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Wednesday, March 4, 2015

Tax Deductions and Credits

 What is the Difference Between a Tax Deduction and a Tax Credit?



It is that time of year again, tax time!  There are many different terms involved in calculating your taxes that many taxpayers may not know the meaning of or how they affect the amount of tax owed for the year.  Two items that are often confused include tax deductions and tax credits.  There is a huge difference in how each affects the amount of tax owed for the year.



A tax deduction is deducted from your adjusted gross income prior to calculating the amount of tax owed.  It effectively reduces the amount of income that will be used to calculate the tax owed.  A deduction can never reduce your income below zero and cannot be carried forward from year to year.



A tax credit is subtracted from the total amount of tax owed for the year.  For instance, if you owe $4,000 in federal taxes for the year and you have a tax credit, you subtract the credit from the $4,000 owed.  If your tax credit exceeds the total tax owed, then you will receive a refund for the excess amount of the credit.  It is important that you ask your tax professional about any tax credits that may be available to you as it effectively reduces the amount of tax that you owe for the year and could result in much larger refunds.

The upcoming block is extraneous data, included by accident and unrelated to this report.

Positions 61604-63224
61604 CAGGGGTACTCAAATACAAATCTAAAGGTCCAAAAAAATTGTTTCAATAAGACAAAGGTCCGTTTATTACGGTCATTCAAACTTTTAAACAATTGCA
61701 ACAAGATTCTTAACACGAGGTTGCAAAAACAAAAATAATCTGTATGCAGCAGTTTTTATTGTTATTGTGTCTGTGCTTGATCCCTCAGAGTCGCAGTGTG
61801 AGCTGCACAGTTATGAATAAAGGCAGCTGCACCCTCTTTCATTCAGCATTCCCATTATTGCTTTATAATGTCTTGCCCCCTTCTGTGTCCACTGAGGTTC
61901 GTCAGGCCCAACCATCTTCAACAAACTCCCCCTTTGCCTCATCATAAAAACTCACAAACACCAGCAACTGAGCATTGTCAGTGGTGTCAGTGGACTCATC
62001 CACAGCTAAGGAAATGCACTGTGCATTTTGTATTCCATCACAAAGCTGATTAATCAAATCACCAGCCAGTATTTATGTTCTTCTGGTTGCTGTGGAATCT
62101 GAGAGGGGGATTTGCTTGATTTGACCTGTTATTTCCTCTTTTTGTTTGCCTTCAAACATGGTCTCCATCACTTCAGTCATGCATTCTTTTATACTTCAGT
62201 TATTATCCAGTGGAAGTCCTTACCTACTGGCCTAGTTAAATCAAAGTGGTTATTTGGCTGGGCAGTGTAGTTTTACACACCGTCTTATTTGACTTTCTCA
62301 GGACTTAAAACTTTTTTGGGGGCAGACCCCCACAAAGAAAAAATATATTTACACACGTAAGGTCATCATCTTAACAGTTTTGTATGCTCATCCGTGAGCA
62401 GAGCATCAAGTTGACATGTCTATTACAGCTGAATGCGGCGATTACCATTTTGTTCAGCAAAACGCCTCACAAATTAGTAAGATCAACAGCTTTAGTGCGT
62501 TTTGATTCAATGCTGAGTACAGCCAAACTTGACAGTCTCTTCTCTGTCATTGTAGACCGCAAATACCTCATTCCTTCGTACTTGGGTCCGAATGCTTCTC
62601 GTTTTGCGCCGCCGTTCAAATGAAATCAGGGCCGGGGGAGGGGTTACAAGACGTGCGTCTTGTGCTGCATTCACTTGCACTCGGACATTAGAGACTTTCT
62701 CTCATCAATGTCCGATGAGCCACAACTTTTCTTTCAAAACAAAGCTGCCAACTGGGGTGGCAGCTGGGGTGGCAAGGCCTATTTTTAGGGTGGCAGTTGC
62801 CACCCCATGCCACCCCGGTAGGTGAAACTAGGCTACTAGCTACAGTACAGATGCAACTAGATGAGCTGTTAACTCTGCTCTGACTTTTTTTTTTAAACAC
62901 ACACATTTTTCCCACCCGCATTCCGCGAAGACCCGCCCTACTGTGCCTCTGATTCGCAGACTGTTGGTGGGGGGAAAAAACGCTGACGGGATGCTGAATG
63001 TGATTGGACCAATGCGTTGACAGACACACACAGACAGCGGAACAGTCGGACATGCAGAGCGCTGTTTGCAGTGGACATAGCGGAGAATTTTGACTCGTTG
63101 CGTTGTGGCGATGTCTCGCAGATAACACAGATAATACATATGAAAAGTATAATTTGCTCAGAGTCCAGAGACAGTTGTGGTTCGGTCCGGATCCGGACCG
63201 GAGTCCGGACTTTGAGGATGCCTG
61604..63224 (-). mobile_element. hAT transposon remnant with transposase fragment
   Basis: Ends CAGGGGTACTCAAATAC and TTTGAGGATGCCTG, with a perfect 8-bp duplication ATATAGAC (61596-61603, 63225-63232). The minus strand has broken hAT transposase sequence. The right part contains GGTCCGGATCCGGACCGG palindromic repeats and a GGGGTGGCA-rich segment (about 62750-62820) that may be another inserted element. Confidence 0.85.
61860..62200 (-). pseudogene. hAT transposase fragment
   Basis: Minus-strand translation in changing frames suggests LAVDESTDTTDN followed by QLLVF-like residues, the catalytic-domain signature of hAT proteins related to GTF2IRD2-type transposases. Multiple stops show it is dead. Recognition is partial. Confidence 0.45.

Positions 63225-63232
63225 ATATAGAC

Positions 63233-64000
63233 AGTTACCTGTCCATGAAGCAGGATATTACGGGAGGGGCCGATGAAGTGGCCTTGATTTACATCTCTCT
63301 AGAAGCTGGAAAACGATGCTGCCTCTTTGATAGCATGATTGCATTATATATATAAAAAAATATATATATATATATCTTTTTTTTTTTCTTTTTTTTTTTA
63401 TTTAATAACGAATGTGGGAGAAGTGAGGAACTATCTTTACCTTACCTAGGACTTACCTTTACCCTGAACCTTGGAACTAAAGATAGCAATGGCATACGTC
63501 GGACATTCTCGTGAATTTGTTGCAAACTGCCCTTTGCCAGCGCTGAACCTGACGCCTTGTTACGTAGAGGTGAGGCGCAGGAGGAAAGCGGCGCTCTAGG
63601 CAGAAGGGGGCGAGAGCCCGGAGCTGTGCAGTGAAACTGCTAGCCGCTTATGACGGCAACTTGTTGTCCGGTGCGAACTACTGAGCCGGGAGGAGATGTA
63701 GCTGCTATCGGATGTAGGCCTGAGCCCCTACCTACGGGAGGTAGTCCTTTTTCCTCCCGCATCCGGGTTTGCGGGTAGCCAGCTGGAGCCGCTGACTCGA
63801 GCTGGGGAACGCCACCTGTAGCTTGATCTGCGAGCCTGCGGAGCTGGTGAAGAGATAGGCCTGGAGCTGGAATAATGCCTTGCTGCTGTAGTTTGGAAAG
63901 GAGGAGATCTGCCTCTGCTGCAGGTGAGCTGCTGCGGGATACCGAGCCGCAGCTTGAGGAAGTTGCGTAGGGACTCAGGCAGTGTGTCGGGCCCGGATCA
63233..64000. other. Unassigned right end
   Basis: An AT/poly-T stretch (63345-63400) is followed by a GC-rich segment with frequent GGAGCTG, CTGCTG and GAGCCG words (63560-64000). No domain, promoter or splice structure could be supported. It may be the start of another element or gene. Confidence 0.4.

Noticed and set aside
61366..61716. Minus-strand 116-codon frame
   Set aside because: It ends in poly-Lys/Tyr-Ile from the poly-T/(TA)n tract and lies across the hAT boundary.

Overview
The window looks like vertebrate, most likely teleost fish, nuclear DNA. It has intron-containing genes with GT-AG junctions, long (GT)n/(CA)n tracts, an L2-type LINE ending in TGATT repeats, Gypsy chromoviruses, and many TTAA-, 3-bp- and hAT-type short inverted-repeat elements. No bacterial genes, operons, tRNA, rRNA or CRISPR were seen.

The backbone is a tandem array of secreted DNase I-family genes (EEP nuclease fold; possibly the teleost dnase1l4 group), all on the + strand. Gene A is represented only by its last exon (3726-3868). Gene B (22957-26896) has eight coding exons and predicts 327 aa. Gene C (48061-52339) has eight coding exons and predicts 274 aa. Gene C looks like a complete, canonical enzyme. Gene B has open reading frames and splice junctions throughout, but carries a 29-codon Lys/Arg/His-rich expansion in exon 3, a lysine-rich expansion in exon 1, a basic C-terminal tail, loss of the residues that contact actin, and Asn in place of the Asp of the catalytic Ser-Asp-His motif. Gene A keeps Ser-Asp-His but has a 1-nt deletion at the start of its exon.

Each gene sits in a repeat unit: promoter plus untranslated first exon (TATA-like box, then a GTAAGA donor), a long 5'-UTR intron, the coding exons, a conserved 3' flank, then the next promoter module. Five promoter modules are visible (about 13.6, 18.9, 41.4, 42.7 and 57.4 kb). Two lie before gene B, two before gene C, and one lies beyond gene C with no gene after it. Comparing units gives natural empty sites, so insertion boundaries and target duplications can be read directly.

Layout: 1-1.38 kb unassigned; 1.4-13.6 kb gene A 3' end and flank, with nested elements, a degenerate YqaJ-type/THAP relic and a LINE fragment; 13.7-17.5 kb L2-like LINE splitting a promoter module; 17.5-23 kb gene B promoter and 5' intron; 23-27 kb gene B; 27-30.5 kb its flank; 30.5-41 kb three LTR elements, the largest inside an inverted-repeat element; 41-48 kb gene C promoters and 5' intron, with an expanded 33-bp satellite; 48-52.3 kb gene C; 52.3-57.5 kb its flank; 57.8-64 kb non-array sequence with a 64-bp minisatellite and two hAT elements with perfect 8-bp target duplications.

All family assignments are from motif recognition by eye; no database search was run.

One important difference to remember regarding tax credits and tax deductions is that a tax credit is a dollar for dollar credit against taxes owed and a deduction effectively reduces the amount of income subject to tax.



Attorney Angel Oliver / McGrath and Spielberger, PLLC assist clients with all sorts of tax matters, both federal and state (including but not limited to North Carolina and South Carolina).